TAIPEI, Taiwan - The Chinese-language United Evening News yesterday reported that in hopes of combating the increase in national obesity, the medical community and the government are seeking to develop a taxation policy that will impose higher taxes on products with high sugar content.
Reportedly, medical academics and the government have co-established the Academic Society of Obesity Prevention (肥胖症衛教防治學會), and will develop the High-Sugar Diet Donation (高糖飲食捐), a policy that seeks to impose a 0.2 to 0.5 per cent earmarked tax on food and beverage products with sugar content exceeding that of the national regulated standard. The tax has been called a donation as the received tax will be used to develop obesity prevention programs for the Health Promotion Administration of the Ministry of Health and Welfare (衛生福利部國民健康署).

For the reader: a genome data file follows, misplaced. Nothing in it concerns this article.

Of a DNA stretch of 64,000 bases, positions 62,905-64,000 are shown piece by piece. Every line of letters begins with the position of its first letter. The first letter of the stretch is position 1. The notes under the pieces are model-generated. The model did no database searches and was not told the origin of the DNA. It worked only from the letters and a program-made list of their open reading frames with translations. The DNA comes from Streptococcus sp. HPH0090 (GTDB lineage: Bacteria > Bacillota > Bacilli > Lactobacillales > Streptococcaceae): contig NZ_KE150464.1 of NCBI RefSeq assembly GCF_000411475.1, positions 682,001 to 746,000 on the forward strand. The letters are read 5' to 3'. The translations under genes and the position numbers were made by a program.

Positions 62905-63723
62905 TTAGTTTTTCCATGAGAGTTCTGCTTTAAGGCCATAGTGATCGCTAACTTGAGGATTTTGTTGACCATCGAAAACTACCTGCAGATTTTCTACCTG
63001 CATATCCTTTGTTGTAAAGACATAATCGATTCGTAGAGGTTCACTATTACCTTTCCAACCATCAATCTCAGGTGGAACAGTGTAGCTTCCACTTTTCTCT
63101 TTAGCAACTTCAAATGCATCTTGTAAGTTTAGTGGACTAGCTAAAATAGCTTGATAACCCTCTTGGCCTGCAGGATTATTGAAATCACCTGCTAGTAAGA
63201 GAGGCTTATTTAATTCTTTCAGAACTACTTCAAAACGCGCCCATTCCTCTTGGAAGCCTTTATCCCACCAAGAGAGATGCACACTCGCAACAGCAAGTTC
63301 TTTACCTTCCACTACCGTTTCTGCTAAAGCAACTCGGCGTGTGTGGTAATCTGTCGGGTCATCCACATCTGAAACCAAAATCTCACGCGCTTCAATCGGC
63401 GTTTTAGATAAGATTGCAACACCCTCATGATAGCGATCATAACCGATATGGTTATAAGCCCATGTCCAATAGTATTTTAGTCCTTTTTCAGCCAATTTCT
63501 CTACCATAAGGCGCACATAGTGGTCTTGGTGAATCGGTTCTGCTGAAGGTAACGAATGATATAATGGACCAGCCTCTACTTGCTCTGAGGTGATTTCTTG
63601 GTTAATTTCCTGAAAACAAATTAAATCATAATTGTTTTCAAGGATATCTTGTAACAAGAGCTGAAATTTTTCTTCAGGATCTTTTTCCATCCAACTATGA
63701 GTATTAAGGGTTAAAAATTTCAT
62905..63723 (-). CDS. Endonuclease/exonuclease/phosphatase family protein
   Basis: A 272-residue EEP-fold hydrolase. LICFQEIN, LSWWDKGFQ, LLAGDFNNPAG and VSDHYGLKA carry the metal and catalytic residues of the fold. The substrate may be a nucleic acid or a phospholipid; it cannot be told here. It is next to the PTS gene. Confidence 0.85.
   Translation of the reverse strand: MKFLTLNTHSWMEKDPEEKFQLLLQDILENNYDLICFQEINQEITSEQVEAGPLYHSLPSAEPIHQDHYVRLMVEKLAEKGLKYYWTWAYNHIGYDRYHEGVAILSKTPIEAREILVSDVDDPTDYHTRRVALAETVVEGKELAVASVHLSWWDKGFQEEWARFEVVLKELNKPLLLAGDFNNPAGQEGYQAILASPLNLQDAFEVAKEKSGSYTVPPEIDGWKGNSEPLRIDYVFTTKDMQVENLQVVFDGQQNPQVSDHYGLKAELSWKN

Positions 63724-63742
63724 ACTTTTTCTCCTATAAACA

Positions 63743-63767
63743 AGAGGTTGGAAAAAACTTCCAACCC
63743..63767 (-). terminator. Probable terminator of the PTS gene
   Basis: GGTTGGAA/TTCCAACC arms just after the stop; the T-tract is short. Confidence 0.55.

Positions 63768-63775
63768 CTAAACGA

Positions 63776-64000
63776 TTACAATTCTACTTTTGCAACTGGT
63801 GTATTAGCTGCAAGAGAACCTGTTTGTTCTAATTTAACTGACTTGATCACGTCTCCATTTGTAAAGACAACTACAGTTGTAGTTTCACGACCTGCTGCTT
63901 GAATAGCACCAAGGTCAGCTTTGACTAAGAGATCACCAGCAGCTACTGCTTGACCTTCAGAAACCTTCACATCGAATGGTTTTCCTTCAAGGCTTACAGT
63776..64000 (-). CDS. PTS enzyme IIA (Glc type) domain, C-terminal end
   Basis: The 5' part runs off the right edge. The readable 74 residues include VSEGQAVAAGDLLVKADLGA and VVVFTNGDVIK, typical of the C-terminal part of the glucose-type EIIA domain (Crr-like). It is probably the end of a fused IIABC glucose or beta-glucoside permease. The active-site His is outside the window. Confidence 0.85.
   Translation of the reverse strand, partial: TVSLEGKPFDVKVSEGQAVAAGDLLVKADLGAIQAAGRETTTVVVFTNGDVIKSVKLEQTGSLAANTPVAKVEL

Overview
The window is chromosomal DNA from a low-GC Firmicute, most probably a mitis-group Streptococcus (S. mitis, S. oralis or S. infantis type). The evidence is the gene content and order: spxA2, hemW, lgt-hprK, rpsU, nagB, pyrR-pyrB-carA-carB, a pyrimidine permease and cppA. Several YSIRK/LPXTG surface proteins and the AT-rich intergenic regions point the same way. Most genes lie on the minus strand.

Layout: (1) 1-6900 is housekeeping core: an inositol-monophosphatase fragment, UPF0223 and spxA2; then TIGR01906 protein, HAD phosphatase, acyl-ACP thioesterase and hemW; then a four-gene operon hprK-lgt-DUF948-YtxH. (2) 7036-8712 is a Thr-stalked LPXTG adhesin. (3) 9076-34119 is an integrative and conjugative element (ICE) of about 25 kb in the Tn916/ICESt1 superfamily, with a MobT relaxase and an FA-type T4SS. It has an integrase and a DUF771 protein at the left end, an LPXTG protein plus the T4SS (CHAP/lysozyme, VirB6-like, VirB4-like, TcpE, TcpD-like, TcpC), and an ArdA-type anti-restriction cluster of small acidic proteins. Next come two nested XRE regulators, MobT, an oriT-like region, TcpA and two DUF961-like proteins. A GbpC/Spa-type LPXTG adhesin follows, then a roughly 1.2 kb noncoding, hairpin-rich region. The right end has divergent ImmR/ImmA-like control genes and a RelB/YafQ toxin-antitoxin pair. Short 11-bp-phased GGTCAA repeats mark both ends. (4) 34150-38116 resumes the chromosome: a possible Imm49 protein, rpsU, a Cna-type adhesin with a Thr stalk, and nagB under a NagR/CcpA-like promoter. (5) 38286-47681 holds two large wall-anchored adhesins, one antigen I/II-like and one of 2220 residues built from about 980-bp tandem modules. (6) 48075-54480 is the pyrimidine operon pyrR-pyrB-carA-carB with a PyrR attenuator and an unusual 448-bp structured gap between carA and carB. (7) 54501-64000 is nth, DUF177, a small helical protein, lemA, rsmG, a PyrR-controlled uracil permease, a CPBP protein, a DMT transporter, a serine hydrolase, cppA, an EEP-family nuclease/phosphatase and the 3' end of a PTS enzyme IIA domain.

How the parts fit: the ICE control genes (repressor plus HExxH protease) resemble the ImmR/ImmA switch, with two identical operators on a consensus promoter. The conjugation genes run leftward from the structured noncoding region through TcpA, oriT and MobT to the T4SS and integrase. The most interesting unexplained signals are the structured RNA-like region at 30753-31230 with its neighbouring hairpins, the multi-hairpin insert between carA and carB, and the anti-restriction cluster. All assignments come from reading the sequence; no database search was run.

The society stated that the first phase of the taxation programme will target processed foods, fast foods, preserved condiments, breads, cakes and sugared beverages. The first phase is expected to raise NT$1 billion (S$42million) in the first year of its implementation, and could potentially decrease the national obesity rate by 0.5 per cent, as well as decrease the annual expense to National Health Insurance by NT$10 billion.
Aside from implementing the tax, the society has stated that they will also request that fast food and processed food companies include sugar content warnings. The warnings would be divided into red, blue and green colour grades, so as to provide nutrition reference to consumers. The society also appealed to the Ministry of Education (MOE), hoping that the MOE will include proper nutrition guidelines to elementary students, so as to establish proper diet knowledge at an early age.